The higher the first number of the ratio, the greater the factor by which the gain is reduced.

You use the ratio to tailor the amount of compression so that it’s effect isn’t obvious or distracting.

The audio engineer decides how much they want to compress the loud part by adjusting the ratio.

#5: The makeup gain and level-matching

Another thing that’s important when adjusting your compression settings is the makeup gain.

The makeup gain is the amount of level you need to add to the entire track after compressing it.

This is because if we are compressing the louder parts to be lower and more even with the soft parts, then our entire track is going to be lower in volume after compressing it.

The gain is simply an output volume control.

Just like we saw in what is mixing and what is mastering, it’s important to level-match your work before and after.

In addition to these controls, in most compressors, you’ll usually find some form of gain reduction meter, which shows you much you are attenuating your signal.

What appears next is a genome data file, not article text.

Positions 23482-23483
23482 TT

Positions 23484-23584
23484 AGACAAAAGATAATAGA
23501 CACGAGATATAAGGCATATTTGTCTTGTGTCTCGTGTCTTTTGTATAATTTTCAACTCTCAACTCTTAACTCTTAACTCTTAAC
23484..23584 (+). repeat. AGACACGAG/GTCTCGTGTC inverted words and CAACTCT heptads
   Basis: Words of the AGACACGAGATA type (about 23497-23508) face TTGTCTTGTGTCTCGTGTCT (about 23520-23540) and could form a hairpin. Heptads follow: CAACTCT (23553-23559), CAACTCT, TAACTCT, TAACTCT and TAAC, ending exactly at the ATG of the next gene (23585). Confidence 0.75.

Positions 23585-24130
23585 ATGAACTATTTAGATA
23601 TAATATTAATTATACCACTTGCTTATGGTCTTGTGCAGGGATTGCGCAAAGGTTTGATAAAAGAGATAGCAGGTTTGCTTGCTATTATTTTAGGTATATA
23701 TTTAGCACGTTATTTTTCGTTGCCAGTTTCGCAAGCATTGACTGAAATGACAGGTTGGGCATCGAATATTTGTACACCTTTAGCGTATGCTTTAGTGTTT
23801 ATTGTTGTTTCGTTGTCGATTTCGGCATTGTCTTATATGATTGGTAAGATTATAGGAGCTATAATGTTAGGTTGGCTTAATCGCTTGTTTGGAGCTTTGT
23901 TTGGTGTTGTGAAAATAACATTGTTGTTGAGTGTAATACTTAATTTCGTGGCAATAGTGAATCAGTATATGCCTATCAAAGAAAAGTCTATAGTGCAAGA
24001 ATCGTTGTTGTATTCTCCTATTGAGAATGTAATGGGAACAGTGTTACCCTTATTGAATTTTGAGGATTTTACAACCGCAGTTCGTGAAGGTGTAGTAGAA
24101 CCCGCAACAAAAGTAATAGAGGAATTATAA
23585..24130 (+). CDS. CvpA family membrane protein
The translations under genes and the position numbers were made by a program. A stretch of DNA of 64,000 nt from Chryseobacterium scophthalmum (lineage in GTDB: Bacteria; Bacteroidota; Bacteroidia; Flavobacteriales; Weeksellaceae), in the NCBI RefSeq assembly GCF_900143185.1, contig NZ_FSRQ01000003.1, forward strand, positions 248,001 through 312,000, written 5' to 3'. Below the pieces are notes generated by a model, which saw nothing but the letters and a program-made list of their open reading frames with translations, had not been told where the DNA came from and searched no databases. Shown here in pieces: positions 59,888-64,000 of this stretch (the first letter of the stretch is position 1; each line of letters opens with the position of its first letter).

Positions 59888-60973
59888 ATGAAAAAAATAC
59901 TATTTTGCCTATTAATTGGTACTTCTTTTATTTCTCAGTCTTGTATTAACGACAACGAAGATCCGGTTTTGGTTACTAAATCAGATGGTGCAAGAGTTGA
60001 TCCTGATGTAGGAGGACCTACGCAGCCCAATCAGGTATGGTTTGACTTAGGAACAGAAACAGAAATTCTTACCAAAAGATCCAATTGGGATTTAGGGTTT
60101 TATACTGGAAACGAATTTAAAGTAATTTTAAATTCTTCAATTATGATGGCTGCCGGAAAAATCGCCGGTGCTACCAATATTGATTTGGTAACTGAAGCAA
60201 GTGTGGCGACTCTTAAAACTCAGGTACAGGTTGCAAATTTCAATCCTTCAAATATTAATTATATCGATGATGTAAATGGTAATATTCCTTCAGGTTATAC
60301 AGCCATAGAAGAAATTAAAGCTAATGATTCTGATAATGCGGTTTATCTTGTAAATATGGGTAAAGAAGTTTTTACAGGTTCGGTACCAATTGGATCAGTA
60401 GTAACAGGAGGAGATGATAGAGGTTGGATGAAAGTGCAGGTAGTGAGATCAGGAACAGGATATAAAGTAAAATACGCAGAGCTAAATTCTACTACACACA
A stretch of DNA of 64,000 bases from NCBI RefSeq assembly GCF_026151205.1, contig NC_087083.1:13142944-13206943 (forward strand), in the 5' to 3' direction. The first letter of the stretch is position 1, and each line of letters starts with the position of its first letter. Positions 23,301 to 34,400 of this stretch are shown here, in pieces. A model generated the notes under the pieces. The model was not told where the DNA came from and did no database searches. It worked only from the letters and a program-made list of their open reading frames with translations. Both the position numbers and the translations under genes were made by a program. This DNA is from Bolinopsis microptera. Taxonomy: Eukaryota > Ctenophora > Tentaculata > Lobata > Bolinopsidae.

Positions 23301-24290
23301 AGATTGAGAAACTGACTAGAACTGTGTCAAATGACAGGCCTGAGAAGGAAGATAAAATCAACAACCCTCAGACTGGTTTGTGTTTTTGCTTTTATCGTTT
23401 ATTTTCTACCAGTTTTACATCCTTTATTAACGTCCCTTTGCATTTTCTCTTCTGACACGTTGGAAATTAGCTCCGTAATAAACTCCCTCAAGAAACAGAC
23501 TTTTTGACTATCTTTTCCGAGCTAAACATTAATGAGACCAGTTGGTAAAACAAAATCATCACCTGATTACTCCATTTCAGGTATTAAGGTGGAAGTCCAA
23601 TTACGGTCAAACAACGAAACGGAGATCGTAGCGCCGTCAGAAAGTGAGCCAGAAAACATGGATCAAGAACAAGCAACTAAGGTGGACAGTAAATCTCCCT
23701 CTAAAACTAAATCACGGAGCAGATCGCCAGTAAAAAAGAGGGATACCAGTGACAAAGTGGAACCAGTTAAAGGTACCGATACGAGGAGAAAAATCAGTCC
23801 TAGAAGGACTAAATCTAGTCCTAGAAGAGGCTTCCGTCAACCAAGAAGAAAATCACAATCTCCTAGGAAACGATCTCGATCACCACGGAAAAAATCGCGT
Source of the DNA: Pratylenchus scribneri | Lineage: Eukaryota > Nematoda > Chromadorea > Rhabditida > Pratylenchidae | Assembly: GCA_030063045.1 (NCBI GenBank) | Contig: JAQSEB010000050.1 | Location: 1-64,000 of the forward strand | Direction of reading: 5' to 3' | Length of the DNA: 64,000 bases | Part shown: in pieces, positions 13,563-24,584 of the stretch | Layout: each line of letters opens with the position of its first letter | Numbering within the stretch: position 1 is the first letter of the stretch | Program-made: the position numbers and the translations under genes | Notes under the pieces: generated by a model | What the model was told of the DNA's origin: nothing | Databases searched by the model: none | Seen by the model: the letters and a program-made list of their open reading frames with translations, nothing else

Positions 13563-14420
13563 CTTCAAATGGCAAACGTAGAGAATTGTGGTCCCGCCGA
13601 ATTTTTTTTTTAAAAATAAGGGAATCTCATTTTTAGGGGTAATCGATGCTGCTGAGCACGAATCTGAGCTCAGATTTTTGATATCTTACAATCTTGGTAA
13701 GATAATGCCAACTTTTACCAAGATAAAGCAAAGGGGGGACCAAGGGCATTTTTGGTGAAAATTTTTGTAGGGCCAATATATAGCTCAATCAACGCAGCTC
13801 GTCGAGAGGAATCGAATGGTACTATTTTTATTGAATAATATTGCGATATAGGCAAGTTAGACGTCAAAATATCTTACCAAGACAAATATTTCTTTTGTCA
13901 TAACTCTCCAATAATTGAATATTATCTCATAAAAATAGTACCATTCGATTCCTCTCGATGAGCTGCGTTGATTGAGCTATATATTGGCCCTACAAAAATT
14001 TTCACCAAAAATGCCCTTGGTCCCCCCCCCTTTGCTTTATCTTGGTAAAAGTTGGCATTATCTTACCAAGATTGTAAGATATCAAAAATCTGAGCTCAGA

That should give you a pretty good idea of what compression is and how it works.

In conclusion

Compression is a powerful tool that can easily do more harm than good.

It’s a huge part of any great mix, and knowing when and how to apply it properly will help your music tremendously.

Keep in mind that there is no right or wrong setting, whatever achieves the result you are seeking is the right setting.

Obviously, there is a lot more to learn on compression than what I’ve introduced here such as chaining and choosing different types of compressors and much much more.

This is just an introduction and there’s more awesome detailed content to coming on this.

This is why you should drop your email in the subscription form below if you haven’t already.

In the meantime, if you want to learn more about compression and mixing, feel free to jump back to the mixing blog.

If you have any questions feel free to navigate to the contact form. That should be somewhere on this blog.

That’s it for this article.

ReverbLxnd

I've been a musician and brought in my stuff for mixing and mastering, I've been my own producer where I wrote, recorded, mixed and sold my own stuff. Now, I'm *mostly* an audio engineer, where I only record and mix for clients. I'm currently based in Berlin, Germany, where I operate ReverbLand out of. Got a question? DM me on Instagram or Twitter @reverblxnd everywhere, or shoot me an email reverblxnd@reverbland.com. I'd love to hear from you.